The rise of affordable healthcare through a virtual marketplace, HealthCare.gov causes some headaches for users trying to find affordable healthcare.
Charles Moore. (2013). HealthCares
Affordable healthcare is something everyone can benefit from; this was made obvious with the introduction to HealthCare.gov. Such a large amount of people logging onto the website caused it to crash, delay and even freeze up. This has been very frustrating to many wanting to find affordable healthcare. According to Whitehouse.gov as of October 21, 2013 the site had over 19 million unique views. Most websites would love to be that popular on their initial rollout, but HealthCare.gov is a site that has something people are very interested in.
Continuing on, the initial rollout was very popular but the experience with the site was less then what was expected for most consumers if not all. According to President Barack Obama in a morning White House press conference, he said, “Nobody is more frustrated by that then I am.” Going on to say, “Precisely because the product is good.” And that he wants people to have an easy experience and essentially to have the website functioning for everyone. While there are quite a few issues with the site, President Barack Obama is adamant to get these issues addressed and smoothed out. Stating in the public address, “There’s no excuse for the problems, and these problems are getting fixed.” It seemed that many who had issues with the website did find away to get through. On just the first 2 days alone 143,828 individuals called in to enroll. There are four ways to enroll in the healthcare marketplace, in person, over the phone, a paper application and also online.
Local resident Katie Campbell has a chronic condition that requires her to get a prescription each month and she was exited to hear about the healthcare exchange. When Campbell was asked if she had been on the site, Campbell said, “With all the news about the site being down I was reluctant to check it out.” And goes on to explain that the news broadcasts made it seem like such a headache to even access the site. But Campbell said, “I plan on checking it out once it is functional, to see if I can get better coverage.”
Charles Moore. (2013). Uninsured. Click to Enlarge
At HHS.gov a list is available that outlines how they’re improving the functionality of HealthCare.gov. Some of the key issues are a continued high volume of web traffic; the plan is to increase the bandwidth by adding servers and improving the site. Another problem is with the database and system syncing that is causing issues for users to create accounts; the fix for this is substituted hardware and improved site architecture. One question most users had was if the site had been tested for heavy workload experiences, according to HHS.gov, “Due to a compressed timeframe, the system wasn’t tested enough, especially for high volumes.” The site also states to have stepped up their user testing. The site also boasts to be working 24/7 to improve HeathCare.gov, declaring no rest until the site is fixed.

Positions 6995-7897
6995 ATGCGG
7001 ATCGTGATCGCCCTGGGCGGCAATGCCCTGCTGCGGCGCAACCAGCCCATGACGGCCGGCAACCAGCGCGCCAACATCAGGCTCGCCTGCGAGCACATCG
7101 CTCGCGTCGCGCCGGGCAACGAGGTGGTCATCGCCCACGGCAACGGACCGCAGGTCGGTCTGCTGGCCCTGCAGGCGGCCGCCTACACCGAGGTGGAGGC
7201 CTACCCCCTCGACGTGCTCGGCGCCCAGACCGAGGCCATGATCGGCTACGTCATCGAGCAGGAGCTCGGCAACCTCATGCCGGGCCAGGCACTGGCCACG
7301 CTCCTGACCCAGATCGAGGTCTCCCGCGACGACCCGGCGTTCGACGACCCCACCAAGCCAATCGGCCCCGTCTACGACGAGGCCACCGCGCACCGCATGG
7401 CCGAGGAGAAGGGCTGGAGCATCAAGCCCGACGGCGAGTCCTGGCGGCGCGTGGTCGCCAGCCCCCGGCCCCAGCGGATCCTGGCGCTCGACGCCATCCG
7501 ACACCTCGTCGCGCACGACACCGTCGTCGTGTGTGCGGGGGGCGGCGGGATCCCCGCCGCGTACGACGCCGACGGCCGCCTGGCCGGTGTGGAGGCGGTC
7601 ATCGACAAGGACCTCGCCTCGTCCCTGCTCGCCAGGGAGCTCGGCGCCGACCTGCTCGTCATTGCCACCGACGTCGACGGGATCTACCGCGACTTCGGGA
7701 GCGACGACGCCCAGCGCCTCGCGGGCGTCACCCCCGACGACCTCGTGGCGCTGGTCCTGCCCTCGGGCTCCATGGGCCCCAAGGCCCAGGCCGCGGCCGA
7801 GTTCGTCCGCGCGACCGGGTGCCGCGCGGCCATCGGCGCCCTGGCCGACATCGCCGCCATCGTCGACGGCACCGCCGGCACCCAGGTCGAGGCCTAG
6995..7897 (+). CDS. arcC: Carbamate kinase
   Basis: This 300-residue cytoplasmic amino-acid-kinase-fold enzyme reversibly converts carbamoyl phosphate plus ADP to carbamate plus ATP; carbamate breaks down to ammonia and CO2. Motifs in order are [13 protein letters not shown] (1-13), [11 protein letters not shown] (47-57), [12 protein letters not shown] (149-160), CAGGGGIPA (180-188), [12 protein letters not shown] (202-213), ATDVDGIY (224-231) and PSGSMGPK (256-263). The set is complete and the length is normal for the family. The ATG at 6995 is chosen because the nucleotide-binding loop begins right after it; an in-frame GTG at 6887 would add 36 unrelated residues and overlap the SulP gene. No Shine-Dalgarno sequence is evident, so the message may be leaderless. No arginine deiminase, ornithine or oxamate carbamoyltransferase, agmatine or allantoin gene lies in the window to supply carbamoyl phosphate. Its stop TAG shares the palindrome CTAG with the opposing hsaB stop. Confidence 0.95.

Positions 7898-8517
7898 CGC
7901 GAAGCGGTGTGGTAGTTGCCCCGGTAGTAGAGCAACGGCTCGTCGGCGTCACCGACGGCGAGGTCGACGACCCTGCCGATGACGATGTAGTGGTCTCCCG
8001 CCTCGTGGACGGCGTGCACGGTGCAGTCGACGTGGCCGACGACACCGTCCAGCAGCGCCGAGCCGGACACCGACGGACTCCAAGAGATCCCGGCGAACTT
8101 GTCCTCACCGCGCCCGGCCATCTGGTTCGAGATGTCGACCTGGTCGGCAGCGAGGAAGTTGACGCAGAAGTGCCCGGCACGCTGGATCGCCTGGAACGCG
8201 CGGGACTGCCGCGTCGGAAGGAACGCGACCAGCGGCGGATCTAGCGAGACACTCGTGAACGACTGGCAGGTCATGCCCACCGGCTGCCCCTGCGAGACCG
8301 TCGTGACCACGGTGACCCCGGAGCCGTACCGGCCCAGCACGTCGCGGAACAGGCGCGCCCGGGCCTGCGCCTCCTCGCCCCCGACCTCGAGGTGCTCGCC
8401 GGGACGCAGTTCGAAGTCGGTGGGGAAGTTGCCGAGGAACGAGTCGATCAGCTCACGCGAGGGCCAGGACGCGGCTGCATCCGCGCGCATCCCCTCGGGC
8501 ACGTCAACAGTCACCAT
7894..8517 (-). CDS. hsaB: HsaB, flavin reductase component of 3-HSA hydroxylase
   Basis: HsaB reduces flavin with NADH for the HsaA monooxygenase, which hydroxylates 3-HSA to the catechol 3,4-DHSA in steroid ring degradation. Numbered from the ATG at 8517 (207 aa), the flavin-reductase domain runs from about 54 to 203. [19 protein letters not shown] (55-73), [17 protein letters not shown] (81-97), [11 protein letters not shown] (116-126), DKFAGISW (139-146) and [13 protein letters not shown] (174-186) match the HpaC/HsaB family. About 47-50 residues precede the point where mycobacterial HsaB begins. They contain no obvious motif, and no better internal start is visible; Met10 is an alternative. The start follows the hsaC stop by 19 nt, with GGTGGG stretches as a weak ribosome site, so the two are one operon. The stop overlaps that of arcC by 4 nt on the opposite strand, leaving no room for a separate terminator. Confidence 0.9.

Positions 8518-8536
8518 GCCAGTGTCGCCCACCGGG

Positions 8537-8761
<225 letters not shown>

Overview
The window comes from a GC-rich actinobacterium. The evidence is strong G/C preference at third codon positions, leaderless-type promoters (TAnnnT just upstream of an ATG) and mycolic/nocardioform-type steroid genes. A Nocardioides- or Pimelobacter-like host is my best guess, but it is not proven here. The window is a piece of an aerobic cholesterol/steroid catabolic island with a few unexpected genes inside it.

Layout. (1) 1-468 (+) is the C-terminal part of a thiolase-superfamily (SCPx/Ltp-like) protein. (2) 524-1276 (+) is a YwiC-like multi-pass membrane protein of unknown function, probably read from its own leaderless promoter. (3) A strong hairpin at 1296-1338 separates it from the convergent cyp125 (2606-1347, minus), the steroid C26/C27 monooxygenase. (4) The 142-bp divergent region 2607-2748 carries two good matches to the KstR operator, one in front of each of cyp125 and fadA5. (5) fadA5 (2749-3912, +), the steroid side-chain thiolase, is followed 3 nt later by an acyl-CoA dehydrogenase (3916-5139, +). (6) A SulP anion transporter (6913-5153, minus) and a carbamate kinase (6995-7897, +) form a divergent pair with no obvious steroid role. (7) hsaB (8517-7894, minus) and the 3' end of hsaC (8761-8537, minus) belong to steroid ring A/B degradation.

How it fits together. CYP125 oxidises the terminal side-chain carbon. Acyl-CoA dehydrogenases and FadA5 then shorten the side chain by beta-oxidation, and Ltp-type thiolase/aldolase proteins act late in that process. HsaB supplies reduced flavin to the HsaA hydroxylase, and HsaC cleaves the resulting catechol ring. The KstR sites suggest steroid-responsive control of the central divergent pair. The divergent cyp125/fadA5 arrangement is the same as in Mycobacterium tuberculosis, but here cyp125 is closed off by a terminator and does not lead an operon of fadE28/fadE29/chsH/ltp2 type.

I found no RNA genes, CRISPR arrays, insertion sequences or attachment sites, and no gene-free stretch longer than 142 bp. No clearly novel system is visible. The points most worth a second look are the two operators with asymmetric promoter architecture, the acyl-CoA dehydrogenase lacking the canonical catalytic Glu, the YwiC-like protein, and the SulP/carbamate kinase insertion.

Matt Hackmann is a Web Developer at LinkedIn but is also an Artist, as you can see from his webpage. When asked what could cause a website to crash, Hackmann responded with, “That’s a very broad question. There’s probably a billion ways a site could go down.” This was a broad question but it gives a sense of scope on just how many issues could arise for a website on its maiden debut. Especially a website so anticipated that was not fully tested for high volume traffic.
When asked about the HealthCare.gov issues, Hackmann went on to say, “Looks like a two fold problem in this case. First, not enough hardware; what they have is being bogged down. Second, there’s probably a lack of adequate caching. Database reads, but especially writes, are costly and on large sites are cached or queued to memory while the database catches up.” Hackmann finished his statement with, “DB thrashing is a pretty common cause of site failures like reddit.”
HealthCare.gov is making all their revisions, updates and fixes to the site available to the public. This is something most are calling a great effort in transparency. The website boasts open-source technologies and is CMS free. What this means is that when content is edited via Prose.io it is also pushed live to the site. As stated by Dave Cole from Development Seed, “Our workflow was specifically tailored toward developers and centered on the command line and git.” Cole is referring to Git as a directory with a full repository that is not dependent on a central server or network access. GitHub is where all the code is stored and focuses on the ease of writing. GitHub is becoming a new standard for sharing and collaborative projects. According to Wired UK’s article about GitHub, users are becoming content producers. The “frontend” content or user input at HealthCare.gov is open-source and available through an API and also published on GitHub. At the developers page you can read a bit more on how to work with the API, view the prose and GitHub glossary. Currently due to misdirected bug reports the “frontend” code has been removed from GitHub.
Charles Moore. (2013). Opinion Poll. Click to Enlarge
Most websites would be overjoyed to have the hits HealthCare.gov has continued to have. Looking back can always be a lesson moving forward and HealthCare.gov is trying its best to address the issues that has plagued its bumpy rollout.
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